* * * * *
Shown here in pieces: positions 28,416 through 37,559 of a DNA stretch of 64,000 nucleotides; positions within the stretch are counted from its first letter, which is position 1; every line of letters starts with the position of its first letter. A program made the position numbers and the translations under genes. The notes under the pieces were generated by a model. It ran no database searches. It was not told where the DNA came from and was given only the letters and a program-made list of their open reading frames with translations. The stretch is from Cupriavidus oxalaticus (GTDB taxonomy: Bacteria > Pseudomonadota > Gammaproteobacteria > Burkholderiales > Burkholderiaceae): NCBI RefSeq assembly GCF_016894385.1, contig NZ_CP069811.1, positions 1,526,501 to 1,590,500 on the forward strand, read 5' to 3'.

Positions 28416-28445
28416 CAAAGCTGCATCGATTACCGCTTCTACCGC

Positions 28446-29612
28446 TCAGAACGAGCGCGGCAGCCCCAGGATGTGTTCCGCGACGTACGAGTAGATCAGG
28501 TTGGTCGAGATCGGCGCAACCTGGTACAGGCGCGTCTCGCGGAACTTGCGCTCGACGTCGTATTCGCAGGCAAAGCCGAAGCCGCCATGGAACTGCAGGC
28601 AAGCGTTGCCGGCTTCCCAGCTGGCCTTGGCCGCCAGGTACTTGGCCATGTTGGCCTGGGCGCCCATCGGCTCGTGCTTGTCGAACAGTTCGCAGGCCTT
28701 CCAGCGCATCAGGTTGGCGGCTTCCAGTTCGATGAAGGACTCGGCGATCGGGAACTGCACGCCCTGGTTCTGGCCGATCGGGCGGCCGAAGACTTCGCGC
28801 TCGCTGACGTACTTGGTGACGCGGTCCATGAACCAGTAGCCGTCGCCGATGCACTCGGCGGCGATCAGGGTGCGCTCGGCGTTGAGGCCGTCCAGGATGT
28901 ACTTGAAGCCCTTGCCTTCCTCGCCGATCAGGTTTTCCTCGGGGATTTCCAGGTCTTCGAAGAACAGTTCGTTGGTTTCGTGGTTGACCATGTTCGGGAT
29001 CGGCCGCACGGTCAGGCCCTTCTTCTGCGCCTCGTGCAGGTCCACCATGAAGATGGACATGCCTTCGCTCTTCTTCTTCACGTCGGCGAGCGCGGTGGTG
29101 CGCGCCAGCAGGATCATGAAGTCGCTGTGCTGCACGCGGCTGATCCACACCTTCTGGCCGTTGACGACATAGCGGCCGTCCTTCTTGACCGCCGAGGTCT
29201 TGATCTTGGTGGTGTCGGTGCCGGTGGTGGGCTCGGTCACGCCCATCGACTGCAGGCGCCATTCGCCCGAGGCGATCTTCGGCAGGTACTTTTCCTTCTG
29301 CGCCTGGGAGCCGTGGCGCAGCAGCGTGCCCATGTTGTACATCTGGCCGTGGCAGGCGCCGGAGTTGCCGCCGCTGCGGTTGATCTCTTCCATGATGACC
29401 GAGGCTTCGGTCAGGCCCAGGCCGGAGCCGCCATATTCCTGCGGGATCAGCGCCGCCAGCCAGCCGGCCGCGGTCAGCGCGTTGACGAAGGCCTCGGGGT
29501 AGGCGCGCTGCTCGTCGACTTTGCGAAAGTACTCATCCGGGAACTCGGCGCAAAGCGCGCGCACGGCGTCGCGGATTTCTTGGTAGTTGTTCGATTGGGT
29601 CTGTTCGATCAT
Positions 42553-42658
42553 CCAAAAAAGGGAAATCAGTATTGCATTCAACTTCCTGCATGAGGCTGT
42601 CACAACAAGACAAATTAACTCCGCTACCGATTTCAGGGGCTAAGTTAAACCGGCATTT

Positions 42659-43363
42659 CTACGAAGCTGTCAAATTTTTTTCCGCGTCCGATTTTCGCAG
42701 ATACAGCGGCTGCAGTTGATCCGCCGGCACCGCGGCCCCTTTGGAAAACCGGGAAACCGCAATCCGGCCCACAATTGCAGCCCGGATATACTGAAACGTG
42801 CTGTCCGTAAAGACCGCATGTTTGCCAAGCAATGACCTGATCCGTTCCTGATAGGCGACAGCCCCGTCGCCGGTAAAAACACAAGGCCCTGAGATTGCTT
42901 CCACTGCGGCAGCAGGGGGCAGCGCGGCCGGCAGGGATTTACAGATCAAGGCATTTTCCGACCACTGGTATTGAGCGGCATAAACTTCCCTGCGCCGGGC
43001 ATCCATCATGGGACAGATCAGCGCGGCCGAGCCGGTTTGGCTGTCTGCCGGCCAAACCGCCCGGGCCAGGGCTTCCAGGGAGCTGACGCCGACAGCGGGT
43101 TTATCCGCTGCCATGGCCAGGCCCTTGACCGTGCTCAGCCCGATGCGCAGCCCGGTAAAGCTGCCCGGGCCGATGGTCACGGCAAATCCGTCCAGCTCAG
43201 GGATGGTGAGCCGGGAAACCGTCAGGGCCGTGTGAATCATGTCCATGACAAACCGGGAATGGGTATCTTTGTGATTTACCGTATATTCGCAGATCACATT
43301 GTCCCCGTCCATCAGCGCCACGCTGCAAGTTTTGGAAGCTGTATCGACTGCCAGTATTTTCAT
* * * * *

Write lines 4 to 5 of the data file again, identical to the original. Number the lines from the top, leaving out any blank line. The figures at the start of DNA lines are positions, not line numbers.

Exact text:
Positions 28446-29612
28446 TCAGAACGAGCGCGGCAGCCCCAGGATGTGTTCCGCGACGTACGAGTAGATCAGG